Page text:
(1 coin)

(2 coins)

Helios coin portrait
Helios, or Apollo
eagle, ancient greek coin

Siphnos, 540 BC - 525 BC


Let us try and trace the same evolution with a different set of coins. The first weblink {no longer online; see alternate image, Helios, above} is to another one if the oldest coins I could find a picture of. This particular coin was struck in Siphnos, another Greek city, around the fifth century BC, and bears the head of Apollo on one side and an eagle on the other. Apollo is another famous Greek god, perhaps again reflecting the stylized, somewhat idealistic style of the Archaic period, although this practice was continued in subsequent years as well. The coin itself is somewhat irregularly shaped, another sign of its age. Apollo’s features, much like the first coin of Athena we looked at earlier, are somewhat exaggerated, with little detail, especially in the facial area. His eyebrow is very thick, his eye is huge, his lips almost swollen. The other side of the coin has an eagle in flight, with some detail given to the feathers and wings – note the differentiation between the feather of the eagle’s body and wings - but still not much overall. Part of this can be attributed to the coin’s wearing away with time, but for the most part we can conclude that there is minimal detail and realism portrayed in this early coin.

The second weblink {no longer online; see alternate image, Athena, below}contains the next two coins – the first hails from about 425 to 400 BC and is from a slightly different area than the others – Lucania, in Italy. However, Greek influences abound, as one side of the coin holds a portrait of Athena. Athena’s features are more realistic than Apollo’s in the previous coin, with less exaggeration of features and very close to the correct proportions, it seems. There is more detail in her helmet – one can make out olive branch on the helmet very clearly – and overall much more realism.

Athena - obverse; Owl - reverse
Athena with the Attic helmet decorated with olive tree; owl with an olive branch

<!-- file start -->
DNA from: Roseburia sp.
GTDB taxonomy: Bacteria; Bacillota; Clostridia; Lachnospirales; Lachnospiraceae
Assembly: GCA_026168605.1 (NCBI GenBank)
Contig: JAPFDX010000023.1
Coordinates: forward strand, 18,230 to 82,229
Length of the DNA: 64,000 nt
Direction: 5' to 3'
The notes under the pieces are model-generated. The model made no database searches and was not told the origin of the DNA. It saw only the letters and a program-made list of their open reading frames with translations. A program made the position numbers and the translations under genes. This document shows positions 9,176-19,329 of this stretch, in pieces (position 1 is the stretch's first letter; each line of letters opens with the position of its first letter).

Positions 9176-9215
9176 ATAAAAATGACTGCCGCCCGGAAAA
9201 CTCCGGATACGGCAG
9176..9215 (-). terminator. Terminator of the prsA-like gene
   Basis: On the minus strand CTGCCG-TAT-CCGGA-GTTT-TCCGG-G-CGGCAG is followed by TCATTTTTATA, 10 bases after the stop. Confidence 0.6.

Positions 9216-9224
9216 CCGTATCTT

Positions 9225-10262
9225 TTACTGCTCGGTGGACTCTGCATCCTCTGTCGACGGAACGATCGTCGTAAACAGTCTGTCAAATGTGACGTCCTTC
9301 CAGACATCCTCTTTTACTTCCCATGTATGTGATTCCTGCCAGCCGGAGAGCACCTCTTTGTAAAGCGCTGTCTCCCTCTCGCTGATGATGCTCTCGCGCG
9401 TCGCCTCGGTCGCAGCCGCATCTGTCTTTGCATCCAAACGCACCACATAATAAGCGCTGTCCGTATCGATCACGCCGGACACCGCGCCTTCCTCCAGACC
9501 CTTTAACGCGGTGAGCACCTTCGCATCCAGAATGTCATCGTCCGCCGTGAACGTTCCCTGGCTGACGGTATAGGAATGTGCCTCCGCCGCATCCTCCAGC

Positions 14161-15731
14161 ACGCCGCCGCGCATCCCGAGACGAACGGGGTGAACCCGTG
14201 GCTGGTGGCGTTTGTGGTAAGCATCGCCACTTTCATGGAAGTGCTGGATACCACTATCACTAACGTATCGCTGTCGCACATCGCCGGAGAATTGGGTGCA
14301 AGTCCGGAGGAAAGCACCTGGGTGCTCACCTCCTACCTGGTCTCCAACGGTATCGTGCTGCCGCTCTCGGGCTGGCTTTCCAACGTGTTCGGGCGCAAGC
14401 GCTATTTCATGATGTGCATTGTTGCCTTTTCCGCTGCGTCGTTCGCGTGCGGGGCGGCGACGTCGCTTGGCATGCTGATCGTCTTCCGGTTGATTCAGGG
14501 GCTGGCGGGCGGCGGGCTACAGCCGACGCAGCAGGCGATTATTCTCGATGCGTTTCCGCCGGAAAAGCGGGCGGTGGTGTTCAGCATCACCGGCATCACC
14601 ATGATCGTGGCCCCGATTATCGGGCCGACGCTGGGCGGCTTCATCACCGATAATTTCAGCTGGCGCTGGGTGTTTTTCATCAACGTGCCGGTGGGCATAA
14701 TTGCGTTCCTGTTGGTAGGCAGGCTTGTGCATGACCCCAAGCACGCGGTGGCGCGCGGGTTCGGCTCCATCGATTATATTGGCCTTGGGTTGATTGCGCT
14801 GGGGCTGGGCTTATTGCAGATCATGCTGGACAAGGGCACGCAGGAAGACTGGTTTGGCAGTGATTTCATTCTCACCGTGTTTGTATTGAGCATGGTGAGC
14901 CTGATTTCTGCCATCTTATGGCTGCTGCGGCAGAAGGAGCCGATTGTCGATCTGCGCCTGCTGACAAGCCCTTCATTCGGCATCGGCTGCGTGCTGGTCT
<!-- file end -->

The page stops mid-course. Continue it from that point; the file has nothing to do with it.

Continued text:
Even the bull on the other side is somewhat realistic; although the fish is hard to see, one can easily make out the Greek letters, a display of amazing detail. Another coin was struck around 281 to 272 BC {see alternate image, below}, and comes from Calabria, also in Italy. This coin demonstrates another important aspect of Hellenistic art – that of movement. One side of the coin shows Taras, the founder of the city, riding a dolphin with a bow and arrow in his hands. He is not posing; this is a portrait of a man in motion, and while it is somewhat hard to see, one can make out extremely delicate work in crafting the detail of the bodies in motion. The reverse side shows a boy son a horse being crowned by another man – a reference to horse racing. Even here, although the coin is somewhat more worn away, the detail is admirable and the sense of motion readily apparent.

Taras coin
302-281 BC; Taras carries cup & trident

The evolution in the above coins is a definite one: The stylized, somewhat more simple style of the Archaic period in which the very first coins were struck gives way to the somewhat more detailed, yet still idealistic style of the Classical period in which coin production began to flourish which in turn progresses even further to the extremely detailed, lifelike, often motion-filled renderings of the Hellenistic period in which one can almost begin to detect a hint of expression in the characters’ faces. I hope that my admittedly elementary analysis of the coins did not come across as judgmental – the stylized early coins have just as much artistic value as the later, detailed ones and I admire the craftsmanship in both highly. My only intention was to demonstrate that the evolution of styles we discussed in class could be seen quite wonderfully in the coinage of the times.


Jentoft-Nilsen, Marit. Ancient Portraiture: The Sculptor’s Art in Coins and Marble. Richmond: Virginia Museum, 1980.
Starr, Chester G. Athenian Coinage 480-449 B.C. London: Oxford University Press, 1970.
Gardner, Percy. A History of Ancient Coinage: 700-300 B.C. Chicago: Ares Publishers, 1918.
Carradice, Ian. Greek Coins. Austin: University of Texas Press, 1995.